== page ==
Red Lobster's Ethical Dilemma - Term Paper
Gerry Mullen, CEO of Red Lobster restaurants, has been faced with a dilemma. He recently received an email from Terry Modotti, Vice President for Public Relations concerning the lobster retrieval in La Mosquitia, also known as the Mosquito Coast. The article states that many of the young working men are being killed and maimed to make lobsters available at cheap process to consumers in the United States. The men, known as buzos, must dive up to 130 feet for lobster, and face dangerous decompression sickness which begins with paralysis and ends in a slow death. This is due to the fact that there are no medical or decompression facilities on the boats, and there is also no equipment to aid the divers as they ascend to the surface of the water. However, there has been effort taken to try and help this negative situation on the Mosquito Coast. A non-profit organization, Sub Ocean Safety (SOS), founded by Bob Izdepski, was set up to help divers by installing decompression chambers allowing divers to gradually be brought to the surface. However, the divers do not reach the surface within the allotted five minute period which is needed for the chambers to be effective. SOS would also like to see regulations on divingcontrol over the number of dives per day, safety equipment on boats, and a limit on the lobster season to maintain the lobster population. Being the CEO of Red Lobster for a mere two years, Gerry has to make a decision as to what course of action he is going to take concerning this dilemma. There are many options that Gerry could execute--each complete with advantages and disadvantages; but Gerry needs to make a decision on only one option. By investigating the advantages and disadvantages of each option, I will be able to accurately advise Gerry as to which course of action to take.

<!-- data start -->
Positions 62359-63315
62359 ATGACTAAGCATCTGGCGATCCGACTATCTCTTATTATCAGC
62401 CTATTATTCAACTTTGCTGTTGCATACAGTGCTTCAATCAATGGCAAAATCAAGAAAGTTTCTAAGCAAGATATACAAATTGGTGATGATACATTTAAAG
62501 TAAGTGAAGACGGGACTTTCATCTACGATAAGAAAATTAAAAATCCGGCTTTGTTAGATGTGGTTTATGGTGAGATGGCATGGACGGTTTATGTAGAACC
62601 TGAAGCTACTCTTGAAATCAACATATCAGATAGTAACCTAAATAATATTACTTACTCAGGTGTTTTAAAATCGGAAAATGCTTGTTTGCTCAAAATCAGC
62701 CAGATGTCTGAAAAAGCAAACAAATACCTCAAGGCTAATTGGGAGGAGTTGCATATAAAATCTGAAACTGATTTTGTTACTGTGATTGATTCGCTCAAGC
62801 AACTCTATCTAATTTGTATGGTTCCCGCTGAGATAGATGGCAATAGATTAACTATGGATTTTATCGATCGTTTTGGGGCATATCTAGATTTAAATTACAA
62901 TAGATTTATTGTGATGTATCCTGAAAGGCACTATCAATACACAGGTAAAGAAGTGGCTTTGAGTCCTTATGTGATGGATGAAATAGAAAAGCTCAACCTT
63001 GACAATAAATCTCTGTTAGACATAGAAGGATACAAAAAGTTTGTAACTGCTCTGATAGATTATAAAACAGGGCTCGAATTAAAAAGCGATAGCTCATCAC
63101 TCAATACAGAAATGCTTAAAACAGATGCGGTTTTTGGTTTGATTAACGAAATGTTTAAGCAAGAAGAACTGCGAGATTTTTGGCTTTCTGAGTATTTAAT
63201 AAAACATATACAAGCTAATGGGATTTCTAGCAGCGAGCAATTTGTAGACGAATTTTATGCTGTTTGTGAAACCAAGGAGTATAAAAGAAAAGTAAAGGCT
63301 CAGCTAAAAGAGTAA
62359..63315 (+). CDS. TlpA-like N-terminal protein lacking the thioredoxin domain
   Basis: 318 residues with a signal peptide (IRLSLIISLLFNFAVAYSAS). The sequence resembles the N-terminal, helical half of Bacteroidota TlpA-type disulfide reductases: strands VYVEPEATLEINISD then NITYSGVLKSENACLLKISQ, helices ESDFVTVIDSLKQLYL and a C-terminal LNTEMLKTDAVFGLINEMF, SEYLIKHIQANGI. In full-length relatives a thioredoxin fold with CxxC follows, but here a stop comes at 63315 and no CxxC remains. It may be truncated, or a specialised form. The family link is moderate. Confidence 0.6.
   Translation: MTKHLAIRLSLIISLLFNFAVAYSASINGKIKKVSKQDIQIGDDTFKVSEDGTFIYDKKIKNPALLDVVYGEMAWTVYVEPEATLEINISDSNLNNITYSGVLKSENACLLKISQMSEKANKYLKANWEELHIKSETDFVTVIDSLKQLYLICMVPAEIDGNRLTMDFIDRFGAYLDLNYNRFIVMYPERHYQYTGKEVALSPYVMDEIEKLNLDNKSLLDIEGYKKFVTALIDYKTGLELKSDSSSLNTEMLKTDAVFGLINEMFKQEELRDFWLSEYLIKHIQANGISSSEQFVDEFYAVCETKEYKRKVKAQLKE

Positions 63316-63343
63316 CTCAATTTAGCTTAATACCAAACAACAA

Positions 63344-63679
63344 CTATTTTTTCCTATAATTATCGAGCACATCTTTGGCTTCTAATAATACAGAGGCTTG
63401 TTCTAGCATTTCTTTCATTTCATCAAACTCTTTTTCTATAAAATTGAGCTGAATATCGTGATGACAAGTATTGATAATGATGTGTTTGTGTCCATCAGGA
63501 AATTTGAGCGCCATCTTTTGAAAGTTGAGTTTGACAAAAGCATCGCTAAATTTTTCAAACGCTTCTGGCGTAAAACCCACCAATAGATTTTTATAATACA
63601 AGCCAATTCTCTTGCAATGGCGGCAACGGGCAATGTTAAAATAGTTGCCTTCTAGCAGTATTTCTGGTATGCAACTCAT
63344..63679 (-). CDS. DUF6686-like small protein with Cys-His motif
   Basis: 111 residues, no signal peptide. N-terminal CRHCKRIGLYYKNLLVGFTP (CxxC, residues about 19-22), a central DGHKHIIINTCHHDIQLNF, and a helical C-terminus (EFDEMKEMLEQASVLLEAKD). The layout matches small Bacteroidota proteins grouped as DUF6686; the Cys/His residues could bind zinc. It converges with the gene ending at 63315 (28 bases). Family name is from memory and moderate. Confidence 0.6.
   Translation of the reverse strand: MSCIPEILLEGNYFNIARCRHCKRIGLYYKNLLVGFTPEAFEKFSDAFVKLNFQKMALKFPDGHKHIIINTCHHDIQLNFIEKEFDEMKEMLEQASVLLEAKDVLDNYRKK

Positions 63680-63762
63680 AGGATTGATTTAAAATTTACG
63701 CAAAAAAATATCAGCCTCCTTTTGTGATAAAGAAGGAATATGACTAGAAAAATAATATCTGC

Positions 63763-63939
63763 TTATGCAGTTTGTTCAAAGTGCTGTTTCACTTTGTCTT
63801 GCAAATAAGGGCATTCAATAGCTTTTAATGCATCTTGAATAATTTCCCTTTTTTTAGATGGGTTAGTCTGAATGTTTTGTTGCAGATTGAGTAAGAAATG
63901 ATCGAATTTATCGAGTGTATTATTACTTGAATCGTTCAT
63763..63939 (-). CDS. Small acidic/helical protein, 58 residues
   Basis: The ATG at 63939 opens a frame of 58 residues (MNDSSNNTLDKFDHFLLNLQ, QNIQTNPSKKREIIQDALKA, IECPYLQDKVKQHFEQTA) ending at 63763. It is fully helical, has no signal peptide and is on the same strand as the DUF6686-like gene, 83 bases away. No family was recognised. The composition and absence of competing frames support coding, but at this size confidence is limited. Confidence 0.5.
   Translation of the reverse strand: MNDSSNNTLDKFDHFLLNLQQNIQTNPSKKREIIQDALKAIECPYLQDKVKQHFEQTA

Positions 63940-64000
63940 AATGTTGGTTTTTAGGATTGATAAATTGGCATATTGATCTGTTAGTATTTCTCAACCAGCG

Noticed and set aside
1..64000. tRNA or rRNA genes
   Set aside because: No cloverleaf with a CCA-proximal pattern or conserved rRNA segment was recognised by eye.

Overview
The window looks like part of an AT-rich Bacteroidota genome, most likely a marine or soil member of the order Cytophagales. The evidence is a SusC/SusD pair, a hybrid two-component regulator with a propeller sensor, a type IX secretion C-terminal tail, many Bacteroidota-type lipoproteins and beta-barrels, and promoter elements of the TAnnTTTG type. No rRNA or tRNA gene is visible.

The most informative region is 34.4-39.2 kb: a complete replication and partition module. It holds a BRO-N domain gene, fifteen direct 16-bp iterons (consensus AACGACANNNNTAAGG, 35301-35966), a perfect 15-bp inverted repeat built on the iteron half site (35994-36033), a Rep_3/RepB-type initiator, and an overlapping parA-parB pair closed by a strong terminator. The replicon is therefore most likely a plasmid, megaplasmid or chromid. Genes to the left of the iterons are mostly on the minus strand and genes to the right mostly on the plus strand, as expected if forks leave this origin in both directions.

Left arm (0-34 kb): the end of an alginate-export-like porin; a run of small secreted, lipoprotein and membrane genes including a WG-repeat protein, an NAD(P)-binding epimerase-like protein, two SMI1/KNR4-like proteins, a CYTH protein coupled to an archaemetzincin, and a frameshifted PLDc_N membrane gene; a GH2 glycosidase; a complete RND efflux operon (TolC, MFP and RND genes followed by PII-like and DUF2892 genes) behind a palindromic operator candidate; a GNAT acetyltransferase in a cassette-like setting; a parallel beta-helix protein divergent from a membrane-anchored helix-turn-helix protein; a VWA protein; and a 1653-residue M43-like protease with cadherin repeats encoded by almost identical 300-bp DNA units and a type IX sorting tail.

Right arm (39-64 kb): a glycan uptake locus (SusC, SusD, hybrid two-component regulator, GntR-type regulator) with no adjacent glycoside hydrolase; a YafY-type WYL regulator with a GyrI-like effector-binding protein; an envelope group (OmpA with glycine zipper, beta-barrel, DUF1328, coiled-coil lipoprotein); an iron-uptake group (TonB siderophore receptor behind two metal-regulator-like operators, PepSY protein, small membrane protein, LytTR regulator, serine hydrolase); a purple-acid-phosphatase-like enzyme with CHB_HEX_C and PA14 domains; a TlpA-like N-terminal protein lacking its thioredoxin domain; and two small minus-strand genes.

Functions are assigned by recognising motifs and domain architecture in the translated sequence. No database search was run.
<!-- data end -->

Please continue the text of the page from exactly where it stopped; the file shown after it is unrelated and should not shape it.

The first option that Gerry could take would be to ignore the bad publicity and the dilemma in the Mosquito Coast altogether. If he were to do this, shareholders would continue to be profitable, and consumers would also continue to be happy with the company, never knowing what was happening to many individuals as a result of their large consumption of lobster. Another advantage to avoiding the situation altogether is that Gerry would be steering away from jeopardizing his reputation as a CEO. Since he is a recently appointed CEO, making an extreme decision such as to take action on the problem may create bad publicity for him and the company as a whole. However, by ignoring the dilemma, nothing is being done to help the divers, and they are still dying at a continuous rate. With more and more men dying from the decompression sickness, the boat companies are losing more and more man power, and fewer lobsters are being generated due to this. Furthermore, reputation may come into play as a disadvantage as well. If Gerry and Red Lobster fail to act upon the problems which are being faced by the divers, this could recreate bad publicity that the company is not helping its "sweatshop workers" and a bad reputation may be formed. With the disadvantages outweighing the advantages in this option, I would advise Gerry to investigate another option.
A second option that Gerry could take into consideration would be to take action on the media report and start purchasing lobster from another area. The main advantage to this is that Red Lobster would essentially not be targeted for bad publicity as a result of the change in location. However, there are many disadvantages to this option. For instance, the price of lobster may potentially rise due to the change in area. Workers may be paid more, and therefore boaters may charge a higher price for lobster. Also, lobster may be scarce in the new area, causing an increase in price. This increase in price may cause an increase in the selling price of the lobster at the restaurant. Furthermore, the price increase may cause customers to...
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